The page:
“It was the toughest marathon of my life and the hardest one to recover from,” Ward said.
But while Ward said holding the Trials in Orlando “feels unprecedented and risky,” he emphasized that his support for the letter stems primarily from his role as AAC representative.
“I feel very strongly that when there’s a consensus that is this strong among the athletes that we need to do something,” Ward said.
The letter noted that this year in Orlando, every day in February had a high temperature of at least 70 degrees Fahrenheit, all with high humidity. It included a statement from Dr. William Roberts, Chief Medical Officer for the American College of Sports Medicine, who recommended a start at sunrise, in part to avoid the effects of the midday sun.
“As a marathon road race medical director with over 40 years of experience, I have seen the effects of heat on runners,” Roberts wrote. “Runners who experience heat stroke can have long term consequences, including kidney and liver failure, that can affect their racing for several months and some may never return to their pre heat stroke performances. You, the race organizers, could get lucky and have a record cool day, or more likely you will see the results of bad decision making that does not incorporate what we have learned about heat stress, heat safety, and runner outcomes. A sunrise start will also allow the heat accumulated in the pavement the previous day to dissipate overnight and improve the safety profile of the race.”
A LetsRun analysis found that from 2012-2022, the average temperature at 2 p.m. in Orlando on February 3 was 72.5 degrees. The average temperature during the same span in Paris at 10 a.m. on August 10 (when the men’s marathon will finish) was 66.5 degrees.
Zoom meeting to be held on Thursday
In response to the letter, USATF officials — including Siegel, COO Renee Washington, and Managing Director of Entertainment Properties and Events Adam Schmenk — will meet with the athlete representatives in a call on Thursday afternoon. Ward said the call is an opportunity not just to speak with USATF brass, but to listen. USATF has yet to provide any official explanation for the later start time, though the assumption is the choice was made so that the races can be shown live in their entirety on NBC.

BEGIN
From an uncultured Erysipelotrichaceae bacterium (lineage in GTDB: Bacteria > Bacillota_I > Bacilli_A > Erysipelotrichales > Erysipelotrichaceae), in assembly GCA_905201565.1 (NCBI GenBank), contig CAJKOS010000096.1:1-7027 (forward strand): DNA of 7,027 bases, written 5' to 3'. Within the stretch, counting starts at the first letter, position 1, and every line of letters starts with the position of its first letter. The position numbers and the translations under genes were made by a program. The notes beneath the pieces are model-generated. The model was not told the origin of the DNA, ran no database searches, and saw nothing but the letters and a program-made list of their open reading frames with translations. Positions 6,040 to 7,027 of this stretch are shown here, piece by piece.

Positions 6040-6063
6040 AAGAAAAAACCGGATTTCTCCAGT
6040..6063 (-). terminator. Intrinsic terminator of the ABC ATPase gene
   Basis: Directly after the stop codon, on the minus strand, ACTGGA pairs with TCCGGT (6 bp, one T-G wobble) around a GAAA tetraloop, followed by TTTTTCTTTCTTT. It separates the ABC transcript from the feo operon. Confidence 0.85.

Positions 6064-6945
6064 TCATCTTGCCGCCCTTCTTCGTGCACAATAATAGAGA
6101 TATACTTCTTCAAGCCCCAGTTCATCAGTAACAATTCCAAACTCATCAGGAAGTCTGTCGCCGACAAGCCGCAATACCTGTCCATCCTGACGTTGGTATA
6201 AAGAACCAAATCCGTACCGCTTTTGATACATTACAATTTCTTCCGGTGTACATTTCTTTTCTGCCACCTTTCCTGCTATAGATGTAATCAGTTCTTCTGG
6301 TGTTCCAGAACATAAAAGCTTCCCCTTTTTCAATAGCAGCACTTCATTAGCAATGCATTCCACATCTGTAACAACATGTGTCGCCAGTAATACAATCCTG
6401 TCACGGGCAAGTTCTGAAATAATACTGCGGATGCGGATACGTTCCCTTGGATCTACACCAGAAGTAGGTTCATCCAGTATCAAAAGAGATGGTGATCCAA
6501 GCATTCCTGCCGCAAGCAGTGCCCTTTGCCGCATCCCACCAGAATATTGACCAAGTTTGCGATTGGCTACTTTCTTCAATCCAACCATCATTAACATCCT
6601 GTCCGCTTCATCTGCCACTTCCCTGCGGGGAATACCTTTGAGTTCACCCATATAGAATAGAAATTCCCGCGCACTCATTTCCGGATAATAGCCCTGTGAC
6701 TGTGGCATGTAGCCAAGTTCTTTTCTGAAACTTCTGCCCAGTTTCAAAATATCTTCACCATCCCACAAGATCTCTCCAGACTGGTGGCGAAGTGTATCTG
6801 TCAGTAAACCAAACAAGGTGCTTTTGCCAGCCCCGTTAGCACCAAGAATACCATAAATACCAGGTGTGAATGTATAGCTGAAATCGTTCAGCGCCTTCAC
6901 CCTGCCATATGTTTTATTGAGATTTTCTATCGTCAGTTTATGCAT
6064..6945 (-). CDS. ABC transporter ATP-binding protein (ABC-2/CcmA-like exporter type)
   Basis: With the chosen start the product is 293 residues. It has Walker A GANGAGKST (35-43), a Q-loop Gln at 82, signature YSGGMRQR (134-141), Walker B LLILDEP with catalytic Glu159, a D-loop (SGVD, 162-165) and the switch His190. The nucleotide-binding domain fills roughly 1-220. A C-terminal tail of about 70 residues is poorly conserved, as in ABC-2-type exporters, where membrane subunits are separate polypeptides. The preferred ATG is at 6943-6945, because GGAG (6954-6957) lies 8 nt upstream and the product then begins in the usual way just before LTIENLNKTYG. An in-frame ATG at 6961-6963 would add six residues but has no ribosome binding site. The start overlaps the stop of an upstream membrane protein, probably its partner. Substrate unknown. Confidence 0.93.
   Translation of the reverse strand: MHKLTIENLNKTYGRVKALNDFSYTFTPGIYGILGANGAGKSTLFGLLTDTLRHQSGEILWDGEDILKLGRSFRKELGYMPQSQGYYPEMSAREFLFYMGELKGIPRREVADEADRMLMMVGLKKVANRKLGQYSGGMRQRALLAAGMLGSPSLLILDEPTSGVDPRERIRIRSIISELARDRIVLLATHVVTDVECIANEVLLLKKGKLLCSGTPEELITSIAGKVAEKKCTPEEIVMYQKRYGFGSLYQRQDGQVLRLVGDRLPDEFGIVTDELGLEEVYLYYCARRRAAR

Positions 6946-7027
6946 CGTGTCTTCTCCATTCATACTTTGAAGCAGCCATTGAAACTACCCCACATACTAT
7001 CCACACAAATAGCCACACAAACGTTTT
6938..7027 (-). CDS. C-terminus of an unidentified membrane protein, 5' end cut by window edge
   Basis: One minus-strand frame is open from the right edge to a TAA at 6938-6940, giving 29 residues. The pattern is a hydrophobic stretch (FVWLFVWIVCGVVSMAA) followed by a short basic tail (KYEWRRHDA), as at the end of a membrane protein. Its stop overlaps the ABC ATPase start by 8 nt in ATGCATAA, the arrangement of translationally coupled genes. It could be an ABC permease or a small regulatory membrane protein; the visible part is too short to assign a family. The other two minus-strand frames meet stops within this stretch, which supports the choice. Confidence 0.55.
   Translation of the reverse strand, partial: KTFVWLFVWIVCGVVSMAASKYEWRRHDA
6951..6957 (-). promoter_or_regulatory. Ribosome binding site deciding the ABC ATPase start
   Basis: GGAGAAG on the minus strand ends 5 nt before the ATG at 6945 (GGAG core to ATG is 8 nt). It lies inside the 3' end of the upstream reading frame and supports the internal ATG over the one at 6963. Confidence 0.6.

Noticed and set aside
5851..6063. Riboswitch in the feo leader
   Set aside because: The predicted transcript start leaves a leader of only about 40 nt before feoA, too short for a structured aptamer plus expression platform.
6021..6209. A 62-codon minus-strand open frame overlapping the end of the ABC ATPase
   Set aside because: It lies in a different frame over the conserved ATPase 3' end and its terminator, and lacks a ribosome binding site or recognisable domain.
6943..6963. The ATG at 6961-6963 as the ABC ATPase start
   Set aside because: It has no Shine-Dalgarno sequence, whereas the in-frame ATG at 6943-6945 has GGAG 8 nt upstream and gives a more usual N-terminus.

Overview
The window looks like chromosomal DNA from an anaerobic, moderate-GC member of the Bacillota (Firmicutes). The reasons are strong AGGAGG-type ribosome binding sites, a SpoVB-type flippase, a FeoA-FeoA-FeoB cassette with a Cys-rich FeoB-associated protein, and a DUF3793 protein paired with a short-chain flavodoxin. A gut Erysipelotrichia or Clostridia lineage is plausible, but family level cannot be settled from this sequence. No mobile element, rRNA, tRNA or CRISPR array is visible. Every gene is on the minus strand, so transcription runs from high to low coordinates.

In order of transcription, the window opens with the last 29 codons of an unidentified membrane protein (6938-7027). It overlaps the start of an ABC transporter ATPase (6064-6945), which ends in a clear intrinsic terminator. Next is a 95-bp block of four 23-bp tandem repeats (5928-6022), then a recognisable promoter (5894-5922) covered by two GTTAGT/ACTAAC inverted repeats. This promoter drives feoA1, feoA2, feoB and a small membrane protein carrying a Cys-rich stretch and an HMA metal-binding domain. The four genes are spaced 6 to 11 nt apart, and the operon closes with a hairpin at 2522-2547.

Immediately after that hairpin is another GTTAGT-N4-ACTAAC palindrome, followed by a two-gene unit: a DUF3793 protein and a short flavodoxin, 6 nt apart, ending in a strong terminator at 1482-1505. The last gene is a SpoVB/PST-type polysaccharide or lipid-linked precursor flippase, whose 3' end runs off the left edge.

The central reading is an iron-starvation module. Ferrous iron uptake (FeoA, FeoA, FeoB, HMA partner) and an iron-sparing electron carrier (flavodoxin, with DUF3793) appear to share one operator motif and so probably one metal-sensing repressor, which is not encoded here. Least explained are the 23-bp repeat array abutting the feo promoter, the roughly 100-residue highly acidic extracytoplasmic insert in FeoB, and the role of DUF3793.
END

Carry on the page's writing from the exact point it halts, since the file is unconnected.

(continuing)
“I expect there to be listening on both sides of the call,” Ward said. “I want to hear about media and about other challenges of moving the start time earlier so that we can have all the information that we can gather and work together on a decision.”
Will USATF actually make any changes? When it comes to the Olympic Marathon Trials, Siegel and the national office have historically elected to do things their own way. During the bidding process for the 2016 Trials, a USATF committee charged with recommending a site voted unanimously in favor of Houston; Siegel awarded the Trials to Los Angeles anyway. For the 2024 Trials, the USATF board unanimously recommended Chattanooga as host; Siegel ultimately DQ’d the Chattanooga bid, citing a conflict of interest involving USATF board member Jim Estes (who is now suing Siegel and USATF for defamation and negligence) and awarded the Trials to Orlando.
But when it comes to the start time of the 2024 Trials, Ward said he is optimistic that Siegel and the national office will work with the athletes to find a solution.
“I’ve gone to USATF annual meetings every year for the last almost 10 years,” Ward said. “I have participated in AAC meetings through various AAC leadership. And Max has always been a part of those meetings. He comes in, he talks to the AAC, he gives athletes time to ask his questions and see what’s going on…This is an opportunity to work with him directly and see if rubber hits the road. But I’m confident that he will work on this and hopeful that we can make change.”
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Full letter to USATF from the athletes